- type="square">Neuropathy (Nerve Damage)
Your ability to detect sensations or vibration may be diminished. Neuropathy allows injuries to remain unnoticed and untreated for lengthy periods of time. It may cause burning or sharp pains in feet and interfere with your sleep. Ironically, painful neuropathy may occur in combination with a loss of sensation. Neuropathy can also affect the nerves that supply the muscles in your feet and legs. This ‘motor neuropathy’ can cause muscle weakness or loss of tone in the thighs, legs, and feet, and the development of hammertoes, bunions, and other foot deformities.
- Poor Circulation
Persons with diabetes often have circulation disorders (peripheral vascular disease) that can cause cramping in the calf or buttocks when walking. The symptoms can progress to severe cramping or pain at rest, with associated color and temperature changes (the feet may turn bright red when hanging down and constantly feel cold). Also, the skin may become shiny, thinned and easily damaged. A reduction in hair growth and a thickening of the toenails might also be present.
Persons with diabetes are generally more prone to infections than non-diabetic people. Due to deficiencies in the ability of white blood cells to defend against invading bacteria, diabetics have more difficulty in dealing with and mounting an immune response to the infection.
Ulcers of the Foot
- Inspect your feet daily for blisters, bleeding, and lesions between your toes.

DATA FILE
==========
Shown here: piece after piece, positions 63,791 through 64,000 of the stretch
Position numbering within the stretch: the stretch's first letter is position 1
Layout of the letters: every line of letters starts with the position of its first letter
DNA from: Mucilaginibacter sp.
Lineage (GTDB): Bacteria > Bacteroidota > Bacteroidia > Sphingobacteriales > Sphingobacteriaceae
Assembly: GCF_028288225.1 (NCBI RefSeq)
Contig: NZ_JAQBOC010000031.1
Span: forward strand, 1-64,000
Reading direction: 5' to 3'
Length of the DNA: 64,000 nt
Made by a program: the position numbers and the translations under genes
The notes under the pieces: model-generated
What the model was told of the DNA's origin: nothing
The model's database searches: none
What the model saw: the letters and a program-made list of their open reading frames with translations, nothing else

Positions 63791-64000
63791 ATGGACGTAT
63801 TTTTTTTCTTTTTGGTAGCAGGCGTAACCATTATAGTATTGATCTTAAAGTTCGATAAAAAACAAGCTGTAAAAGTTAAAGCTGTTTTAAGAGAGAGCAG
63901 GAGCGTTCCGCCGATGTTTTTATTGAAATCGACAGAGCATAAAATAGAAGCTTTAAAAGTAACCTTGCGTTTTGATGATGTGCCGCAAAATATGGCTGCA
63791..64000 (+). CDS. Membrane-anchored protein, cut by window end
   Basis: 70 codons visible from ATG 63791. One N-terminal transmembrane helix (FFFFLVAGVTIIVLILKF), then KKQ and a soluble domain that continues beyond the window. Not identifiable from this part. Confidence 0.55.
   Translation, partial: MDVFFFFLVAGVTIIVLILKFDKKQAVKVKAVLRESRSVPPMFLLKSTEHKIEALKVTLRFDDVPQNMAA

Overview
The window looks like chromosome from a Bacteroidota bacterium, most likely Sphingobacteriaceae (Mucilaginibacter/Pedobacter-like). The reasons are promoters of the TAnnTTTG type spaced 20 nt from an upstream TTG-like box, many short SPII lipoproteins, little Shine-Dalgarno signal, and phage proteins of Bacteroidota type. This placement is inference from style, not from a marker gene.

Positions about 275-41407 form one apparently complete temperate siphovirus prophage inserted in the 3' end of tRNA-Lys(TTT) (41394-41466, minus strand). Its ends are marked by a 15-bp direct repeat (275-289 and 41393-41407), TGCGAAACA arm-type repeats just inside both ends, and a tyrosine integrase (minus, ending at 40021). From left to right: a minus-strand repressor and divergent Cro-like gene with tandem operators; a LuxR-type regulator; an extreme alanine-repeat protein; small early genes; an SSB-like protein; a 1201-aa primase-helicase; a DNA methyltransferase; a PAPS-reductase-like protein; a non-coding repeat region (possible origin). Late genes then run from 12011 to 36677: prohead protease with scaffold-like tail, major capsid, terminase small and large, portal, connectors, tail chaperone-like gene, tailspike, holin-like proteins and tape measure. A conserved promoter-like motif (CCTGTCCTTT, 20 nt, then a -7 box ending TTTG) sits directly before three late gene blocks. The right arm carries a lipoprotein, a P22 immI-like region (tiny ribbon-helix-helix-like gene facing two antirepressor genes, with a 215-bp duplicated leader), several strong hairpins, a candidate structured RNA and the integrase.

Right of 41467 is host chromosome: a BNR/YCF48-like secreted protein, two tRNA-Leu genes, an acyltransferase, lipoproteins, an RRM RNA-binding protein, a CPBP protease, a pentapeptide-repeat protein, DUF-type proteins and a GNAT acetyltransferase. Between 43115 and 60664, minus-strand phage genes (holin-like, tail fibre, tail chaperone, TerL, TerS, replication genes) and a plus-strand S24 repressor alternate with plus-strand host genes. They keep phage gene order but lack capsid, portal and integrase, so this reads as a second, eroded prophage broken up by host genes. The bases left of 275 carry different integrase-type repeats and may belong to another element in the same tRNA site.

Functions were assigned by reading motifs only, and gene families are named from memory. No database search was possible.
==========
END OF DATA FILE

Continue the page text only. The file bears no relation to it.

- Use a mirror to see the bottom of your foot and heel.
- Do not soak your feet unless the temperature of the water is lukewarm, not as hot as you can stand it. (95°-100° Fahrenheit).
- Avoid temperature extremes - do not use hot water bottles or heating pads on your feet.
- Wash your feet daily with warm, soapy water and dry them well, especially between the toes.
- Use a moisturizing cream or lotion daily, but avoid getting it between the toes.
- Do not use acids or chemical corn removers.
- Do not perform "bathroom surgery" on corns, calluses, or ingrown toenails.
- Trim your toenails carefully and file them gently. Have a podiatrist treat you regularly if you cannot trim them yourself without difficulty.
- Contact your podiatric surgeon immediately if your foot becomes swollen or is painful, or if redness occurs.
- Do not smoke.
- Learn all you can about diabetes and how it can affect your feet.
- Have regular foot examinations by your podiatric surgeon.
While these are some of the most commonly prescribed treatments for diabetic foot problems, others may be used. The podiatric surgeon will determine which treatment is likely to be the most successful in each case.